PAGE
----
Today is one of the rare hot days of this summer (rain tomorrow – again) and much of it was spent sitting on the deck with the newspapers, watching the antics of various small birds feeding around the garden.  There are a lot of “new” birds at this time of the year and it’s always enjoyable watching them honing their skills and learning how to be birds.

Usually, the Cardinal parents will bring the youngsters to our feeders and show them what a seed is and how to eat it but this year the juveniles have been coming by themselves and doing a self-education course while mum occasionally tags along but dad seems to spend all his time sitting in the trees and bellowing.  The Cardinal’s call is pretty penetrating, but this fellow is equipped with a megaphine we have decided, certainly the loudest and most persistent we have heard … drowns conversation at dinner time.

We were also visited by a hundred or so “Blackbirds” as people will insist on calling them … a mixed gang of Starlings, Grackles and RWBlackbirds all making a heck of a racket.  The fellow in the picture below was caught in mid-rearrangement of his feathers and was not scared by my presence.

Gradually, however, as the day progressed and the heat rose, we were made aware that we have Skunks.  Not that we saw any, but clearly one has been spraying upwind of the deck because as the gusts blew through and rattled the pages of the paper they were accompanied by the unmistakable odour.  It really is a shame that they have this ability to stink because otherwise they are really charming creatures, pottering about minding their own business and your garbage and compost heap.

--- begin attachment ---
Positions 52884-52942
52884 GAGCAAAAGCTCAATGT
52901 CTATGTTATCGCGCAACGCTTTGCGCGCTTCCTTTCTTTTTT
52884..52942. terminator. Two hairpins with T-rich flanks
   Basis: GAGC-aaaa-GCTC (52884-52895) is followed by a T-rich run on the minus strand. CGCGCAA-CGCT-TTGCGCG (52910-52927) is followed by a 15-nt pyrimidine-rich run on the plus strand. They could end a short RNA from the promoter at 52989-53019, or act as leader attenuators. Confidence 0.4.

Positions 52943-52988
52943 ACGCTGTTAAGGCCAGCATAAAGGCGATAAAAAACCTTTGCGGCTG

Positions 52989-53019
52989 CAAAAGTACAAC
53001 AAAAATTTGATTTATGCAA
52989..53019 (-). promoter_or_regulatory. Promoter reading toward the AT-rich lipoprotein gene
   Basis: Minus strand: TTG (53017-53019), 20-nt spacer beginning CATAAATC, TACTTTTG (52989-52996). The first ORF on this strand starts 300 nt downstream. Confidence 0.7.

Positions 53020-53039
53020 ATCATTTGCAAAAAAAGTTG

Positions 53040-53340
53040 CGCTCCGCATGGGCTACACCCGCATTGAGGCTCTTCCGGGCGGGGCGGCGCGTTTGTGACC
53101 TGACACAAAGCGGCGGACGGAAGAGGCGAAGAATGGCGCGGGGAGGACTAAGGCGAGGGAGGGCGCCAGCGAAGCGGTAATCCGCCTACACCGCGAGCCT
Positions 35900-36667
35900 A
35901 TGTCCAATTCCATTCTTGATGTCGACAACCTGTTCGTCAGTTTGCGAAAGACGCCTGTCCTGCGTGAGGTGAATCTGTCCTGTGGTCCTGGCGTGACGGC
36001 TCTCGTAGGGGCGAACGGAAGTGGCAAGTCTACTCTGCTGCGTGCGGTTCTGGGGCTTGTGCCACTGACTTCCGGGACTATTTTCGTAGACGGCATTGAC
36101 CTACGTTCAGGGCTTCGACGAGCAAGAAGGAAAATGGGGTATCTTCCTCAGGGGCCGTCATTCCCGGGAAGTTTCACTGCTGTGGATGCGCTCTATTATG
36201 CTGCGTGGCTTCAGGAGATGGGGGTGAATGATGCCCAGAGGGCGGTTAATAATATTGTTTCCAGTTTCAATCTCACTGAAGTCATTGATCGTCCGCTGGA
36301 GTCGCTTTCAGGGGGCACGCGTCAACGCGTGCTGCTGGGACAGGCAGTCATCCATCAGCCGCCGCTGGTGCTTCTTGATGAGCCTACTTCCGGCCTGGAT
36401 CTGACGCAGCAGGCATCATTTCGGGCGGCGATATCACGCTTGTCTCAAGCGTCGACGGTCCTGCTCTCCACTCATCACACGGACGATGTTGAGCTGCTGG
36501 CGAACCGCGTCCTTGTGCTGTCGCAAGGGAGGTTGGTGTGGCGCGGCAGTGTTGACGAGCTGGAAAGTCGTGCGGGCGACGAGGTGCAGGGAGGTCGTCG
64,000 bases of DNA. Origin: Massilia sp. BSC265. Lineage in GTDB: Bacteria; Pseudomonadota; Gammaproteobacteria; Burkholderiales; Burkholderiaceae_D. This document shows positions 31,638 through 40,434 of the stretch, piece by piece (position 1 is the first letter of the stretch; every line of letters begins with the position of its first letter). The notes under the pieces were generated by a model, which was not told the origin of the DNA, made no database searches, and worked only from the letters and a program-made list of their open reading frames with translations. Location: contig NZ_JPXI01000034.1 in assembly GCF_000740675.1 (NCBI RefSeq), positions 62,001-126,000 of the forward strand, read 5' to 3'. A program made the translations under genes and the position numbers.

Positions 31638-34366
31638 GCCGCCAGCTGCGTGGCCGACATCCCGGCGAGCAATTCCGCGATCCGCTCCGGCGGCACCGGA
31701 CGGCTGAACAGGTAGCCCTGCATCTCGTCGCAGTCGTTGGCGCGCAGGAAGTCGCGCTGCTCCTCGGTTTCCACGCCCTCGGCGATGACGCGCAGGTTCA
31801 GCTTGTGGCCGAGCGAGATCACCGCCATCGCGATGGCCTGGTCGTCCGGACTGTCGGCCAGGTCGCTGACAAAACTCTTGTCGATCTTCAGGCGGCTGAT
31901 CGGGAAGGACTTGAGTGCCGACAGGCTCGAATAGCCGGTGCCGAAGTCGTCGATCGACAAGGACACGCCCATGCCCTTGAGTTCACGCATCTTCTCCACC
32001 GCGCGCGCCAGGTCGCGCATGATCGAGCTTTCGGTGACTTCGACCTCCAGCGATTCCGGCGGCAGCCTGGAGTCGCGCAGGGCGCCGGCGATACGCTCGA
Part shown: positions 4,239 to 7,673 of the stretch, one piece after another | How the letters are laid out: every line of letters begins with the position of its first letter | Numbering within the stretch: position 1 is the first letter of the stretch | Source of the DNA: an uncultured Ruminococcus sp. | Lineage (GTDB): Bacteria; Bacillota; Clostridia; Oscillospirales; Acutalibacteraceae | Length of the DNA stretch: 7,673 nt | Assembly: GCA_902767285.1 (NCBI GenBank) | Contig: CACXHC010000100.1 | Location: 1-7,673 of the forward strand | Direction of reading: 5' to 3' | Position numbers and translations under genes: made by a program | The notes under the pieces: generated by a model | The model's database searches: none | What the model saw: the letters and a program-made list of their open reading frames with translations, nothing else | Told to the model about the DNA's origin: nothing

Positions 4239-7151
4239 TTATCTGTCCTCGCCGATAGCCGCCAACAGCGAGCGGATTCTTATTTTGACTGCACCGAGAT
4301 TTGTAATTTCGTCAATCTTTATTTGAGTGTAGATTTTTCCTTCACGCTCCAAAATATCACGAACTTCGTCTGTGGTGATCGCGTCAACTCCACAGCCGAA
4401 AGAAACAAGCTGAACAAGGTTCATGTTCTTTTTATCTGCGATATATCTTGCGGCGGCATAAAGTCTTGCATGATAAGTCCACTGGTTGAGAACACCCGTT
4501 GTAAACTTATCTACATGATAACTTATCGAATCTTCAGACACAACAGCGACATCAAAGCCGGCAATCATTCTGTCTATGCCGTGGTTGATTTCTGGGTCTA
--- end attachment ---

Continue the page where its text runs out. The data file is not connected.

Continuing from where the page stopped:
male Northern Cardinal waits his turn at the header pool to the main garden pond while a Robin cools off

male Northern Cardinal waits his turn at the header pool to the main garden pond while a Robin cools off

Common Grackle rearranging his feathers

Common Grackle rearranging his feathers

Today’s interesting, but mostly useless, piece of information is:

The word skunk is a corruption of an Abenaki name for them, segongw or segonku, which means “one who squirts” in the Algonquian dialect.

Skunk spray is composed mainly of low molecular weight thiol compounds, namely (E)-2-butene-1-thiol, 3-methyl-1-butanethiol, and 2-quinolinemethanethiol, as well as acetate thioesters of each of these. These compounds are detectable at concentrations of about 2 parts per million.